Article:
Trout fishing

Whilst the Lower Bann is more noted as a salmon and sea trout fishery, the tributaries of both the Bann and Lough Neagh provide superb troiut fishing

Agivey River

The Agivey River is a spate river some 15 miles in length rising in the Sperrin Mountains south west of Garvagh. The river runs through the Aghadowey on its way to meet the River Bann approximately 10 miles from the sea. There is an abundance of wild brown trout throughout the river system and fishing for these is best from late May until August when fly life is most prolific.

Ballymoney River

This is an attractive small river which is fishable from its confluence with the Bann up to Ballymoney town. The lower reaches are slow and deep slowly giving way to tree shaded pools and riffles as you move upstream towards Ballymoney.

Above Ballymoney the river is typically spawning and nursery habitat which the Department of Culture, Arts and Leisure is improving as a source of wild stock to enhance the river downstream. Small numbers of salmon and sea trout enter the lower stretches of the river providing opportunities for a surprise encounter with a bigger fish. From August to October a run of dollaghan from the Bann can provide good sport.

Clady River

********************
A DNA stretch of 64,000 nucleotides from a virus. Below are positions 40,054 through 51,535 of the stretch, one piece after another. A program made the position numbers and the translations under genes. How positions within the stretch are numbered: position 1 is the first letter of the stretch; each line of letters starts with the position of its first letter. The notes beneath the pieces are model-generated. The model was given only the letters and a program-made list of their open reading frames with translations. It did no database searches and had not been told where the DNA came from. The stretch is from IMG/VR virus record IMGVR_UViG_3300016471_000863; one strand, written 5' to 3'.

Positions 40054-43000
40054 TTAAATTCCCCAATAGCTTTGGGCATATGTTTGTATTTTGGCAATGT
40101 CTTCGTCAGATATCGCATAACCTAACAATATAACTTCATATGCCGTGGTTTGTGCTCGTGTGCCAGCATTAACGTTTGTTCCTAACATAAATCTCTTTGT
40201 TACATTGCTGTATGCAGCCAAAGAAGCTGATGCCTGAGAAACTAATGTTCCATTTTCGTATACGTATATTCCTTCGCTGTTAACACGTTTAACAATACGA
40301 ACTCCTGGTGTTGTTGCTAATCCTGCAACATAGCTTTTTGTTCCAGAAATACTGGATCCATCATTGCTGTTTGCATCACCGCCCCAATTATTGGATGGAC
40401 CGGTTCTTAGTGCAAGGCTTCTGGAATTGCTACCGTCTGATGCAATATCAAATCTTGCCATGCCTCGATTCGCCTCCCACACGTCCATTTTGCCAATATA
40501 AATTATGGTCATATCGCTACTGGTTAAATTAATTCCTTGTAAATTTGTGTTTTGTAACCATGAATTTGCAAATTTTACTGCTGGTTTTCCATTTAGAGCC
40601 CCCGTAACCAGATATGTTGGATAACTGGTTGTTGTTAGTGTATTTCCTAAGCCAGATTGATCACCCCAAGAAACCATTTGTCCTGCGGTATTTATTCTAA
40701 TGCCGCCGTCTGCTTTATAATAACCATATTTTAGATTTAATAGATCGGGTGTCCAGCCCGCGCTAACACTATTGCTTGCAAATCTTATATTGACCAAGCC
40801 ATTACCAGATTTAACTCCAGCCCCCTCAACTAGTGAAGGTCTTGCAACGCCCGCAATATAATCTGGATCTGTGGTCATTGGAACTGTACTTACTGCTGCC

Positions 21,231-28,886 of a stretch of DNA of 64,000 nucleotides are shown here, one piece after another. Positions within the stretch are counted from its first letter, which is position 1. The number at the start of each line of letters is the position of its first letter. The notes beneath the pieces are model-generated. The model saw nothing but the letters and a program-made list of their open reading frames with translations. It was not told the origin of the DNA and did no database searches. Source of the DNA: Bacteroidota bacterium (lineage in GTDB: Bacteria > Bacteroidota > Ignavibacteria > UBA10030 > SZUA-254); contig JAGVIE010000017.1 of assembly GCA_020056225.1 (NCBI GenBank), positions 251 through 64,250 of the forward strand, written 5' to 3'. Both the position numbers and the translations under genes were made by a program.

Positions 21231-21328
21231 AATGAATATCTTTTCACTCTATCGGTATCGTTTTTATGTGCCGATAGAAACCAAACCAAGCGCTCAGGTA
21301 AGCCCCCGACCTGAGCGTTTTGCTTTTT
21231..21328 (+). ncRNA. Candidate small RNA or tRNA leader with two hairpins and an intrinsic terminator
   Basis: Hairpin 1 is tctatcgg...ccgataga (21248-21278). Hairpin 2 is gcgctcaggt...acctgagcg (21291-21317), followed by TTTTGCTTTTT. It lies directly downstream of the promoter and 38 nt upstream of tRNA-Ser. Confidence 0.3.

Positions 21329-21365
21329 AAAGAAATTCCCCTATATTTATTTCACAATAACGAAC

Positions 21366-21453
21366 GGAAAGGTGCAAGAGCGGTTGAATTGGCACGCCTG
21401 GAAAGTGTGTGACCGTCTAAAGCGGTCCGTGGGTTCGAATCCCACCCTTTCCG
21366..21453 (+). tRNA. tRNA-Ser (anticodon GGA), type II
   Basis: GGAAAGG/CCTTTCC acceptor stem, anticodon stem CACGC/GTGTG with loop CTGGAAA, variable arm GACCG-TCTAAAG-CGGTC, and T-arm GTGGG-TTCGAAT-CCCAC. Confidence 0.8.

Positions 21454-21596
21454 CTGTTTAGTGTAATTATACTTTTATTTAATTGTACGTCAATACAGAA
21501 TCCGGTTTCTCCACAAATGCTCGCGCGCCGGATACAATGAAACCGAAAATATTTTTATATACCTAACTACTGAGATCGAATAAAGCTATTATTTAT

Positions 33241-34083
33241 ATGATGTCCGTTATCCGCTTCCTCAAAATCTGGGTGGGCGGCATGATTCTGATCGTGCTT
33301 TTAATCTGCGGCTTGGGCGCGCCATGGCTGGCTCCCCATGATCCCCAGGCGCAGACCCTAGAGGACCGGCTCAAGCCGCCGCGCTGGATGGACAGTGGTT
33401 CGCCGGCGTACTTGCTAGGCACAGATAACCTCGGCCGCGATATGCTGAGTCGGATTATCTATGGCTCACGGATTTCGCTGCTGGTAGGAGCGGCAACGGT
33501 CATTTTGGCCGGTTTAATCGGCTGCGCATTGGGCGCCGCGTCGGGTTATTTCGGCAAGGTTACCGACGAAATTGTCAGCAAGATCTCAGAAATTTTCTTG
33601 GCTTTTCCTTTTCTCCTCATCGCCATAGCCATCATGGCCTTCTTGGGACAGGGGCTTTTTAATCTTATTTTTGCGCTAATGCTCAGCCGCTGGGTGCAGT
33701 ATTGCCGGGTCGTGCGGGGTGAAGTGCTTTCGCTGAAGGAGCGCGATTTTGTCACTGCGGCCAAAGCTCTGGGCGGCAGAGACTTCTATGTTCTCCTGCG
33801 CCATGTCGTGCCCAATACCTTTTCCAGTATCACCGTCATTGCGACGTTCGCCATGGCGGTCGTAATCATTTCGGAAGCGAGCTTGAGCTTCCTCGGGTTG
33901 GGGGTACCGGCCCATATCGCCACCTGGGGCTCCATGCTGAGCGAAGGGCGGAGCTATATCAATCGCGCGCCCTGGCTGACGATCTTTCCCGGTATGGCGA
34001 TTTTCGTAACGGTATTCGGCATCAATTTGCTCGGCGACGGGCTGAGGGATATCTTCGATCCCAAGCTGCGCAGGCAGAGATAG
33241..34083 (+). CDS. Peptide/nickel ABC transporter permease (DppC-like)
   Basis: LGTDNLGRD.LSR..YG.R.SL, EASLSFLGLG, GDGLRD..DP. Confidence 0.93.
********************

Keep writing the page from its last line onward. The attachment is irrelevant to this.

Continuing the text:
The small-to-medium-sized Clady river flows from the Sperrin Mountains down through the historic linen village of Upperlands and past Culnady and Clady before emptying into the Lower Bann below the town of Portglenone. The river has a very good stock of wild brown trout where it meets the rich, flat agricultural land around Culnady. Here the river was sympathetically dredged a number of years ago and there are now plenty of deep pools and good riffles.

The river enjoys a good run of salmon from August through to the end of the season. Clady and District Angling Association have recently provided superb facilities for anglers, including those with a disability located just outside the village of Clady. Ghillies are available on request from the club. Prawn/Shrimp fishing is not permitted on the river.

Lough Neagh

Lough Neagh is the largest freshwater lake in Ireland and the British Isles and tributaries such as the Ballinderry River and Moyola River are especially attractive for the trout angler. Here, the dollaghan, a unique species of Lough Neagh migratory brown trout can be caught when they run the many tributaries from mid July to the end of the season (31st October).

Dollaghan are, in many ways, similar to salmon and grow by up to 3lbs every year while in the lough. Successful methods are spinning, worming and fly fishing. The fly is often most productive in the evening and into the night. These trout weigh from 6-7lbs upwards. Often after flooding the fish run into the tributaries and can be fished using tactics similar to sea trout fishing.

Macosquin River

The Macosquin River is a small 3-5m wide river which flows into the Lower Bann. The main quarry in this river is brown trout, of which there is an abundance. However, the river also yields a few sea trout and salmon in the autumn.

Numbers of all these fish have been supplemented in recent years by the release of substantial numbers of fry. Although the river would be considered small, it has developed a fine pool and riffle system and there is plenty of good sport to be had. Angling is restricted to fly fishing only and the river is under the control of Coleraine Anglers Association.

River Maine